borrowed from Latin factum "deed, action, real event," noun derivative from neuter of factus, past participle of facere "to make, bring about, perform, do," going back to a suffixed form *dhh1-k-i̯e- (with perfect fēcī from *dheh1-k-) of Indo-European *dhh1-, dheh1- "put, place, make, do" — more at do entry 1

Note: The extension *-k- has been compared with the Greek extended aorist éthēka "I placed" (corresponding to present títhēmi "I set, put, placed"), apparently parallel to Latin jaciō, jacere "to throw" and Greek hêka "I threw" (see jet entry 3); though the identity of the two formatives has been disputed.

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Learn More about fact

Time Traveler for fact

Time Traveler

The first known use of fact was in the 15th century

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Statistics for fact

Last Updated

9 Apr 2021

Cite this Entry

“Fact.” Merriam-Webster.com Dictionary, Merriam-Webster, https://www.merriam-webster.com/dictionary/fact. Accessed 14 Apr. 2021.

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More Definitions for fact

fact

noun

English Language Learners Definition of fact

: something that truly exists or happens : something that has actual existence
: a true piece of information

fact

noun
\ ˈfakt How to pronounce fact (audio) \

Kids Definition of fact

1 : something that really exists or has occurred Space travel is now a fact.
2 : a true piece of information “I just know for a fact that she has a huge family to feed!”— Kenneth Grahame, The Wind in the Willows
in fact
: in truth : actually She got there early and in fact she was earliest.

fact

noun

Legal Definition of fact

1 : something that has actual existence : a matter of objective reality
2 : any of the circumstances of a case that exist or are alleged to exist in reality : a thing whose actual occurrence or existence is to be determined by the evidence presented at trial — see also finding of fact at finding, judicial notice, question of fact at question, trier of fact — compare law, opinion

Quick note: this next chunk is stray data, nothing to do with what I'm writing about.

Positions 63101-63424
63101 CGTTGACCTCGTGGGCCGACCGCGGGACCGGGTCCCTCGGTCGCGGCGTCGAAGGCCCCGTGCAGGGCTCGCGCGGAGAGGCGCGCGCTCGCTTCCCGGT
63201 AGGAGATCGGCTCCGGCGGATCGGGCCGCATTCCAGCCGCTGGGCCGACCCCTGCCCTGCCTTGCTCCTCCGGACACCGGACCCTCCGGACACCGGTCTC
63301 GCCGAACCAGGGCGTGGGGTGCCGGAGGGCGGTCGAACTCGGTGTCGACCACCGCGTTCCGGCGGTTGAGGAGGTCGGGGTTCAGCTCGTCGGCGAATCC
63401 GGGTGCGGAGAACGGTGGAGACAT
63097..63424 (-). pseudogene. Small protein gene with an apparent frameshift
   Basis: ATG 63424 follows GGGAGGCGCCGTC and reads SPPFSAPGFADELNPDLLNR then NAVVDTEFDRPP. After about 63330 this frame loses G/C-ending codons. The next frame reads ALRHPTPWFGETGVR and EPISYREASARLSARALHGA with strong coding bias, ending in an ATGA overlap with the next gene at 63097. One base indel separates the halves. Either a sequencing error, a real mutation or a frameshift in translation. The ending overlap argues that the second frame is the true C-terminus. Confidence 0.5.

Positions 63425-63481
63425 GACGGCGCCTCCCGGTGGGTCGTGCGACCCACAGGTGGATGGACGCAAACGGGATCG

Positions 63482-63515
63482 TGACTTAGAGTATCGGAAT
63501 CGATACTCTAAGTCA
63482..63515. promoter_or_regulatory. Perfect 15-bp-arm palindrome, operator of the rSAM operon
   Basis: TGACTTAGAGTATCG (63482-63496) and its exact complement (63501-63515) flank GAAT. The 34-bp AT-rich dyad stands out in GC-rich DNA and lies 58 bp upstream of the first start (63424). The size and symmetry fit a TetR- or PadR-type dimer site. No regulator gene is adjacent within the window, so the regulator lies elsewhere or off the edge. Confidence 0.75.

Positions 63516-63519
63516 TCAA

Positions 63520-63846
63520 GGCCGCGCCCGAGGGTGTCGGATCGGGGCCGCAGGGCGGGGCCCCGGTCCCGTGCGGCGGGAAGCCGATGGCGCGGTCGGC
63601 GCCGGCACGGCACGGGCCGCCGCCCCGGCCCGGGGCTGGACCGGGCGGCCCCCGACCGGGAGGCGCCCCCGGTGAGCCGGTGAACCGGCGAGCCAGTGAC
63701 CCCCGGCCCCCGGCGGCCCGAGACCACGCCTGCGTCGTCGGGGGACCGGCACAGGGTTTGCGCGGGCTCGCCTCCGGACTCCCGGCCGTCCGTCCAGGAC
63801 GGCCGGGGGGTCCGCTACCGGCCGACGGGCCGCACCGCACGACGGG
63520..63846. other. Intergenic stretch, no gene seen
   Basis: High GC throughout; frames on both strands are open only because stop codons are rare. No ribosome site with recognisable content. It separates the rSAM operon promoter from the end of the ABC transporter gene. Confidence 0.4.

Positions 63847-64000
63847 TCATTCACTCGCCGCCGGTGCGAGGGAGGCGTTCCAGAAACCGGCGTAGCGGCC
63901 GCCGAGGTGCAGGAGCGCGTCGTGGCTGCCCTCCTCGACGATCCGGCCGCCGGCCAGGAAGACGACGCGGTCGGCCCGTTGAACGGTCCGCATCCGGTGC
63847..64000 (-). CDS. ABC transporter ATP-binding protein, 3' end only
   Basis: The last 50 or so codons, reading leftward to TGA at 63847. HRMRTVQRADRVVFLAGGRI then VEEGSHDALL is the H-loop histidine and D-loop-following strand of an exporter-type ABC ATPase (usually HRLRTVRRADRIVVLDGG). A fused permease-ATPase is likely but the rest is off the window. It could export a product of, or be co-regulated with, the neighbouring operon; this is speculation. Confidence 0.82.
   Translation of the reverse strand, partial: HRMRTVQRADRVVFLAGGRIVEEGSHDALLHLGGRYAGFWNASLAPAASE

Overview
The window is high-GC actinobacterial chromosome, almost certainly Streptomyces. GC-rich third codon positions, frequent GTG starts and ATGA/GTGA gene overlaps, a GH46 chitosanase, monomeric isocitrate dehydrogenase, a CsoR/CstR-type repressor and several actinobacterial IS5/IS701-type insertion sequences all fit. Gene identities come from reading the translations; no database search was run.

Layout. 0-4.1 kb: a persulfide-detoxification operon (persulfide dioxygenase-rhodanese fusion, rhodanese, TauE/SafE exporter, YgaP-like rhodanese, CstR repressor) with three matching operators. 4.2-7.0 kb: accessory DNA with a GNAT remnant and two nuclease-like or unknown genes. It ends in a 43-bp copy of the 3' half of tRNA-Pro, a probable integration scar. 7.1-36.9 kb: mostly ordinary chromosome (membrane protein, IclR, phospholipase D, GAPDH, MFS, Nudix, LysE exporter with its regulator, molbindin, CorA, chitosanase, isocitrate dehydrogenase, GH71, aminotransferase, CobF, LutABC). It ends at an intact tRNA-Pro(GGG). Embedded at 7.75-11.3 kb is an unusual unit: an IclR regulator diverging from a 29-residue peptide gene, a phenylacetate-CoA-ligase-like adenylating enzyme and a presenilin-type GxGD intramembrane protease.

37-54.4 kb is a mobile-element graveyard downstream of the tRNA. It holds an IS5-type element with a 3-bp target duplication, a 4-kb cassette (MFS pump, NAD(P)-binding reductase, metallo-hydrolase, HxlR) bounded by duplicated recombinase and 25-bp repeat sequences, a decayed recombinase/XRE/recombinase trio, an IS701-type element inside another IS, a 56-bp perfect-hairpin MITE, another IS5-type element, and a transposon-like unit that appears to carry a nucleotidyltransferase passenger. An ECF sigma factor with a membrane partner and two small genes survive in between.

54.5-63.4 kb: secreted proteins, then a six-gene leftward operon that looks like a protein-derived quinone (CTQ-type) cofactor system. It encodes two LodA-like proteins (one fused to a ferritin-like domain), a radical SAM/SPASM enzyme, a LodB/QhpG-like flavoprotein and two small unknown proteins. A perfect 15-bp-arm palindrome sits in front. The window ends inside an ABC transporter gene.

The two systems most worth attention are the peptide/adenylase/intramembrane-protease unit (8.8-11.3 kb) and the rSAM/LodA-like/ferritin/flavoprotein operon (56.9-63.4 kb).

adjudicative fact
: a fact particularly related to the parties to an especially administrative proceeding — compare legislative fact in this entry
collateral fact
: a fact that has no direct relation to or immediate bearing on the case or matter in question — compare material fact in this entry
constitutional fact
: a fact that relates to the determination of a constitutional issue (as violation of a constitutional right) used especially of administrative findings of fact
evidentiary fact
: a fact that is part of the situation from which a case arises and that is established by testimony or other evidence

called also mediate fact, predicate fact

— compare ultimate fact in this entry
legislative fact
: a fact of general social, economic, or scientific relevance that does not change from case to case — compare adjudicative fact in this entry
material fact
: a fact that affects decision making: as
a : a fact upon which the outcome of all or part of a lawsuit depends
b : a fact that would influence a reasonable person under the circumstances in making an investment decision (as in purchasing a security or voting for a corporate officer or action)
mediate fact
: evidentiary fact in this entry
predicate fact
: evidentiary fact in this entry
ultimate fact \ ˈəl-​ti-​mət-​ \
: a conclusion of law or especially mixed fact and law that is necessary to the determination of issues in a case and that is established by evidentiary facts — compare evidentiary fact in this entry
in fact
: as a factual matter : established by fact rather than as a matter of law

History and Etymology for fact

Latin factum deed, real happening, something done, from neuter of factus, past participle of facere to do, make

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Comments on fact